It’ll be a while before we see how the Olympics will fully impact the British economy, be it for good or bad, but the U.K.’s cycling dominance this summer is already yielding returns for the sport.
The London School of Economics published a dry, but insightful report titled “The Olympic Cycling Effect” where smart people surveyed 1,000 British citizens before and after the Games about their interest and involvement in cycling.
Apparently 12 medals, including eight golds by the likes of superstars Bradley Wiggins and Chris Hoy, didn’t hurt. Fifty-two percent of respondents said those two, along with ladies Laura Trott and Sarah Storey, had inspired them to start riding. Also impressive: the number of Brits who consider themselves “frequent cyclists” jumped from 28 percent before the Games to 66 percent following, while 71 percent of respondents were inspired to buy cycling gear and accessories, and 40 percent said they were interested in attending an event at the Velodrome as a live spectator.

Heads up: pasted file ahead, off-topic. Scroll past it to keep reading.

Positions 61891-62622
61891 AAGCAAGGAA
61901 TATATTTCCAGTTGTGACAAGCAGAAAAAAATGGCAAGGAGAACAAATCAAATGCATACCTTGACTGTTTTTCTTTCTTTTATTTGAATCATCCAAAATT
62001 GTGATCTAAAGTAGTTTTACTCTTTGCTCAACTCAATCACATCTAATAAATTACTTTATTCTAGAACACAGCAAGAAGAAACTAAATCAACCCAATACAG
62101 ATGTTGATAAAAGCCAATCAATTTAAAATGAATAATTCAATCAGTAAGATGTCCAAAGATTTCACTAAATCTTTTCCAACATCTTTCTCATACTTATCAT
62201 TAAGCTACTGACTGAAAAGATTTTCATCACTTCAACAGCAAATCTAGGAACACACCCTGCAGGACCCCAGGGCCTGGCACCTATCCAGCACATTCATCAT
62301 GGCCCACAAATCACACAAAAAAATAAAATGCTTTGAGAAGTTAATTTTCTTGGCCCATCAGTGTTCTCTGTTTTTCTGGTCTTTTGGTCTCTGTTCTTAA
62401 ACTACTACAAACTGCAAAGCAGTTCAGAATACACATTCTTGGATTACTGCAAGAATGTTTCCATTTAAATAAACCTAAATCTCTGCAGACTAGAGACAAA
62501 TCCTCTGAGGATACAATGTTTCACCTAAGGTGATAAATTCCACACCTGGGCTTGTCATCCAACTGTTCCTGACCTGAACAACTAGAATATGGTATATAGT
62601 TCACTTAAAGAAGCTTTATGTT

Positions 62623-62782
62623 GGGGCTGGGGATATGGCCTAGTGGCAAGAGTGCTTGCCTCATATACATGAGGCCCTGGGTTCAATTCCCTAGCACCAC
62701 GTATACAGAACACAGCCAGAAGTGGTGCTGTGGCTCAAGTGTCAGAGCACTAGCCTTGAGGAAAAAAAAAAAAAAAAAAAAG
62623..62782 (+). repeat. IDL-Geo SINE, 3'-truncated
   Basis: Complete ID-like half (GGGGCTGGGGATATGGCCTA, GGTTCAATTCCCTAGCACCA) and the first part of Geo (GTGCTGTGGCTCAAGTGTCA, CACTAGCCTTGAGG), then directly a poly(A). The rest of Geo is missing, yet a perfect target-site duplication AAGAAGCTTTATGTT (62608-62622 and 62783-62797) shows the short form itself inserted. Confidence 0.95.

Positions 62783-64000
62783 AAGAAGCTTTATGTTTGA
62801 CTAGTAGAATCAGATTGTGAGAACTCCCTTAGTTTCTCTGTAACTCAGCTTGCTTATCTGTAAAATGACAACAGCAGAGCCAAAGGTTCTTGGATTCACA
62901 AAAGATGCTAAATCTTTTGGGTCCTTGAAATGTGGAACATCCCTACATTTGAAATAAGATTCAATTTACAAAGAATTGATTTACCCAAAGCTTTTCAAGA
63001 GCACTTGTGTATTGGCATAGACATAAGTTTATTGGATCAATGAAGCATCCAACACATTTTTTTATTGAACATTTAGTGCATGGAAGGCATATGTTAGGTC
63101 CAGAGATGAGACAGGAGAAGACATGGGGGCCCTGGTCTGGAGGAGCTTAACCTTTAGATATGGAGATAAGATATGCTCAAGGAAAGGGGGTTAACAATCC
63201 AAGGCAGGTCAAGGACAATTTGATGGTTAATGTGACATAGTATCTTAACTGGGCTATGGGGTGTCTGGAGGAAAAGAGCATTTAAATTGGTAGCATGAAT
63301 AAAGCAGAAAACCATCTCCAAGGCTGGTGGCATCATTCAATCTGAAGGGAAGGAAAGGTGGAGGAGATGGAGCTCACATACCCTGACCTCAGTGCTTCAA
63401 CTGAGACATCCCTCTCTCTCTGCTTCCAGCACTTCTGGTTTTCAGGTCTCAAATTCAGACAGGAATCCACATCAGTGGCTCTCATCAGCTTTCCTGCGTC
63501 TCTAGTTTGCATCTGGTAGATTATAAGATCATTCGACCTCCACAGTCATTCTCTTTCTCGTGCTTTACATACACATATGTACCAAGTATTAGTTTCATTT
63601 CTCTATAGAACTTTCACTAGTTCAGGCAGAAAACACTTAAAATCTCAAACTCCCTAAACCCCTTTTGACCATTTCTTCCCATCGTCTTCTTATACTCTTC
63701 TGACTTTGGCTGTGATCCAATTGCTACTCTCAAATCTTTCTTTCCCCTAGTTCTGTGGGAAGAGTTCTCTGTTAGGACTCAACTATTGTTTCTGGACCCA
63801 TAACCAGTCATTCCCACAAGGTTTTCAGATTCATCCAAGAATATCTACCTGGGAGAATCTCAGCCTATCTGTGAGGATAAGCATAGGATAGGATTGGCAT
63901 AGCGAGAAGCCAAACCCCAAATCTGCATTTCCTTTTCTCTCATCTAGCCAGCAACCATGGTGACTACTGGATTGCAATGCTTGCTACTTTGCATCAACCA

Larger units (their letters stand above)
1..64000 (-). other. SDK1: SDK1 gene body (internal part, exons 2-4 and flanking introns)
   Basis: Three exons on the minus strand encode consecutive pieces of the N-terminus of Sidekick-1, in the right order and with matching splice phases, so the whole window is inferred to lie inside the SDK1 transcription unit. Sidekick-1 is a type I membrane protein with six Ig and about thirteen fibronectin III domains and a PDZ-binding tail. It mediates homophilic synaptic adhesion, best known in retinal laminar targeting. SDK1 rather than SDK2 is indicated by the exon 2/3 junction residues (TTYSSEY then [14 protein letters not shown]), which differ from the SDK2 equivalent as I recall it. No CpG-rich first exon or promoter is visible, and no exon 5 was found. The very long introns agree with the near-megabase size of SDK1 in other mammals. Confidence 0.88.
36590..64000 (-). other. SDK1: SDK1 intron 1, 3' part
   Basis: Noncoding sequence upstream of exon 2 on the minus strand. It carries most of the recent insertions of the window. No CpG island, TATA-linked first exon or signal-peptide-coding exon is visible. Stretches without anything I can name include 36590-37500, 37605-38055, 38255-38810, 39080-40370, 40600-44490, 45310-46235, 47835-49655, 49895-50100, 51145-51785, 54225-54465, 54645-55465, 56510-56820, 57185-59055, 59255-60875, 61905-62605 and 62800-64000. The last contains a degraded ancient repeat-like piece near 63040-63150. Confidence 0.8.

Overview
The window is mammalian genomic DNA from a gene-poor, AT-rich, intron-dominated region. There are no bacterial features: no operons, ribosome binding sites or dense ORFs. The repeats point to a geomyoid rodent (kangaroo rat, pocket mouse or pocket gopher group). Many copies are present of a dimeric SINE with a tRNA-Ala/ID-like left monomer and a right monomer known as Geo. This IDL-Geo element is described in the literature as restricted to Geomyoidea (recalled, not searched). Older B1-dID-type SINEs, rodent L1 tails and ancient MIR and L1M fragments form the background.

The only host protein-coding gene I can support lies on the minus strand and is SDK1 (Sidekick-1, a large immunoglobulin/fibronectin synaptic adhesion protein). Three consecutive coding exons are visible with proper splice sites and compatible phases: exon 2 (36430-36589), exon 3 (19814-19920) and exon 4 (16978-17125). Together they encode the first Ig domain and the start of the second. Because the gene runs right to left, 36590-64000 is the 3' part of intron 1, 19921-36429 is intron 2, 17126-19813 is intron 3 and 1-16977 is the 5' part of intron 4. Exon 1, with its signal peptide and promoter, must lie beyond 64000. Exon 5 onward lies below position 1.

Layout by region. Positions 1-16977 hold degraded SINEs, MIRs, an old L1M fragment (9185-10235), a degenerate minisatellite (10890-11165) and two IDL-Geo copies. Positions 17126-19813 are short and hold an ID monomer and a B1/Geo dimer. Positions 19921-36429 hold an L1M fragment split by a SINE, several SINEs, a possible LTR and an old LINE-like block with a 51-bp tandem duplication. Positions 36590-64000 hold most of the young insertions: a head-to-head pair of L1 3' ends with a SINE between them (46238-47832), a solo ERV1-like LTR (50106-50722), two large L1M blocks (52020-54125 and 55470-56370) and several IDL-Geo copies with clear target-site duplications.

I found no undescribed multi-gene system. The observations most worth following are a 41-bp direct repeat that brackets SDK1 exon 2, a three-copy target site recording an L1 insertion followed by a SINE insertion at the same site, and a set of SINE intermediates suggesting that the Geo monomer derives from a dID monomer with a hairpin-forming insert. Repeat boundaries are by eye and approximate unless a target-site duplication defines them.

Here in the States we’ve seen a similar growth in the passion for women’s soccer, where significant victories (two World Cups and four gold medals since 1991) have inspired American athletes like Alex Morgan to dream about — and eventually achieve — the same success as their heroes.
Sometimes the effect is short-lived, but if Morgan’s shiny new gold medal is any indication, the Brits should have no problem dominating cycling, both on the track and on the road, for years to come.